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Proceedings Paper

BHHST: An improved lanthanide chelate for time-resolved fluorescence applications
Author(s): Russell Connally; Dayong Jin; James Piper
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Paper Abstract

The detection of the waterborne pathogens Giardia lamblia and Cryptosporidium parvum in environmental water bodies requires concentration of large volumes of water due to the low dose required for infection. The highly concentrated (10,000-fold) water sample is often rich in strongly autofluorescent algae, organic debris and mineral particles that can obscure immunofluorescently labeled (oo)cysts during analysis. Time-resolved fluorescence techniques exploit the long fluorescence lifetimes of lanthanide chelates (ms) to differentiate target fluorescence from background autofluorescence (ns). Relatively simple instrumentation can be used to enhance the signal-to-noise ratio (S/N) of labelled target. Time-resolved fluorescence techniques exploit the large difference in lifetime by briefly exciting fluorescence from the sample using a pulsed excitation source. Capture of the resulting fluorescence emission is delayed until the more rapidly decaying autofluorescence has faded beyond detection, whereon the much stronger and slower fading emission from labelled target is collected. BHHCT is a tetradentate beta-diketone chelate that is activated to bind with protein (antibody) as the chlorosulfonate. The high activity of this residue makes conjugations difficult to control and can lead to the formation of unstable immunoconjugates. To overcome these limitations a 5-atom hydrophylic molecular tether was attached to BHHCT via the chlorosulfonate and the BHHCT derivative was then activated to bind to proteins as the succinimide. The new compound (BHHST) could be prepared in high purity and was far more stable than the chlorosulfonate on storage. A high activity immunocojugate was prepared against Cryptosporidium that yielded an 8-fold increase in SNR using a lab-built time-resolved fluorescence microscope.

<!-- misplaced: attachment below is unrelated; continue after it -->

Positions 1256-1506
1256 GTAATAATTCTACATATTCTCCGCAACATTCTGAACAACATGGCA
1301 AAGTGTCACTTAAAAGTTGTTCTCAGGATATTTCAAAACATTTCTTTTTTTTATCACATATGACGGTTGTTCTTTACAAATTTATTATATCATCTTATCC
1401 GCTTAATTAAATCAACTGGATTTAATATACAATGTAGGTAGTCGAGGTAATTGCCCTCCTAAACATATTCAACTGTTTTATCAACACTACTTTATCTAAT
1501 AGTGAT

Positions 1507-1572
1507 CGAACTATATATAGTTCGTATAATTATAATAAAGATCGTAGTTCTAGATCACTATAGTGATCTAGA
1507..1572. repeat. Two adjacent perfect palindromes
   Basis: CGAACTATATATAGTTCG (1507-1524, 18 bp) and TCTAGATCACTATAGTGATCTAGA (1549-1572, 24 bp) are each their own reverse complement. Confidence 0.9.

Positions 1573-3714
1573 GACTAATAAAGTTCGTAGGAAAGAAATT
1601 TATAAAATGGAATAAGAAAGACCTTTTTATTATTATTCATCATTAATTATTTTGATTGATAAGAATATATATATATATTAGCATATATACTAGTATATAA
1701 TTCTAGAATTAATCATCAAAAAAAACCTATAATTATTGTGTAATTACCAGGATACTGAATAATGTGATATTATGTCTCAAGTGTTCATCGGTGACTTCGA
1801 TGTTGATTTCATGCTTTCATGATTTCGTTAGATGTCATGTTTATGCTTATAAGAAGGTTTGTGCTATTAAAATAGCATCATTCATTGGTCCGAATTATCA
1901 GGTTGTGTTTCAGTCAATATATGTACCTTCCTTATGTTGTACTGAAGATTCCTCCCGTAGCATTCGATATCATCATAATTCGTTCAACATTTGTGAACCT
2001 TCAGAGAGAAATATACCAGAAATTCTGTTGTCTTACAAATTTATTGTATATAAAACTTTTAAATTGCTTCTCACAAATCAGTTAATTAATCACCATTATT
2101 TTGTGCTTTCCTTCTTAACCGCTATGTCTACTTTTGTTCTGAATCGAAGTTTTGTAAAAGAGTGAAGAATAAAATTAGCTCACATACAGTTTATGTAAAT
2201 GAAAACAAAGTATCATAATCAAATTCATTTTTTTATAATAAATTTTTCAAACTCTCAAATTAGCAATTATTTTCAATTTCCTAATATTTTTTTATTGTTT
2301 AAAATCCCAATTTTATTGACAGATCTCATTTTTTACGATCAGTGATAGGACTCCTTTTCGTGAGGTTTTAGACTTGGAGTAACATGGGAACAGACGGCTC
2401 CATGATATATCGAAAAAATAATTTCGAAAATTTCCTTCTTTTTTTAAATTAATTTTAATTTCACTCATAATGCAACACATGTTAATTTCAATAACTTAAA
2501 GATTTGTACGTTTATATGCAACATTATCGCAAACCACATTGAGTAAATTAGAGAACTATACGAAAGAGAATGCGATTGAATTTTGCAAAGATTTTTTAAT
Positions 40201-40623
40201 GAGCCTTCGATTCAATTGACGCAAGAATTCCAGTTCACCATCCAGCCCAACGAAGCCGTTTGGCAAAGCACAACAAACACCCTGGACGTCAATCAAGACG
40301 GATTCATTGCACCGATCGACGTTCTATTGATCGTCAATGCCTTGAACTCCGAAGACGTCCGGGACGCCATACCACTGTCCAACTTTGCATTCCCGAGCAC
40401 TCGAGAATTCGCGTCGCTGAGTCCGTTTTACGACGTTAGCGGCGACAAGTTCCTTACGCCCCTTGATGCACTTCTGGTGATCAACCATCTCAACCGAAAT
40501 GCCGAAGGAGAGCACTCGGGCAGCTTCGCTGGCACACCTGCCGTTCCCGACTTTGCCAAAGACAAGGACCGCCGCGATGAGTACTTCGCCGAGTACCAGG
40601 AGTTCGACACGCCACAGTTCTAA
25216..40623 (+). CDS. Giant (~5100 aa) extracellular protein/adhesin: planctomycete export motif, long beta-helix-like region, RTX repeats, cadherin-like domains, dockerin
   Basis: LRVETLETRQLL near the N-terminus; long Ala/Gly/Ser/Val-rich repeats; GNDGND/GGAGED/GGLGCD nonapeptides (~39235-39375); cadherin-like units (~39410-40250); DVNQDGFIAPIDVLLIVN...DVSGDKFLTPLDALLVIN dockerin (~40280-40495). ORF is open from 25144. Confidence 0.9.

Paper Details

Date Published: 4 April 2005
PDF: 12 pages
Proc. SPIE 5704, Genetically Engineered and Optical Probes for Biomedical Applications III, (4 April 2005); doi: 10.1117/12.584818
Show Author Affiliations
Russell Connally, Macquarie Univ. (Australia)
Dayong Jin, Macquarie Univ. (Australia)
James Piper, Macquarie Univ. (Australia)

Published in SPIE Proceedings Vol. 5704:
Genetically Engineered and Optical Probes for Biomedical Applications III
Darryl J. Bornhop; Samuel I. Achilefu; Ramesh Raghavachari; Alexander P. Savitsky, Editor(s)

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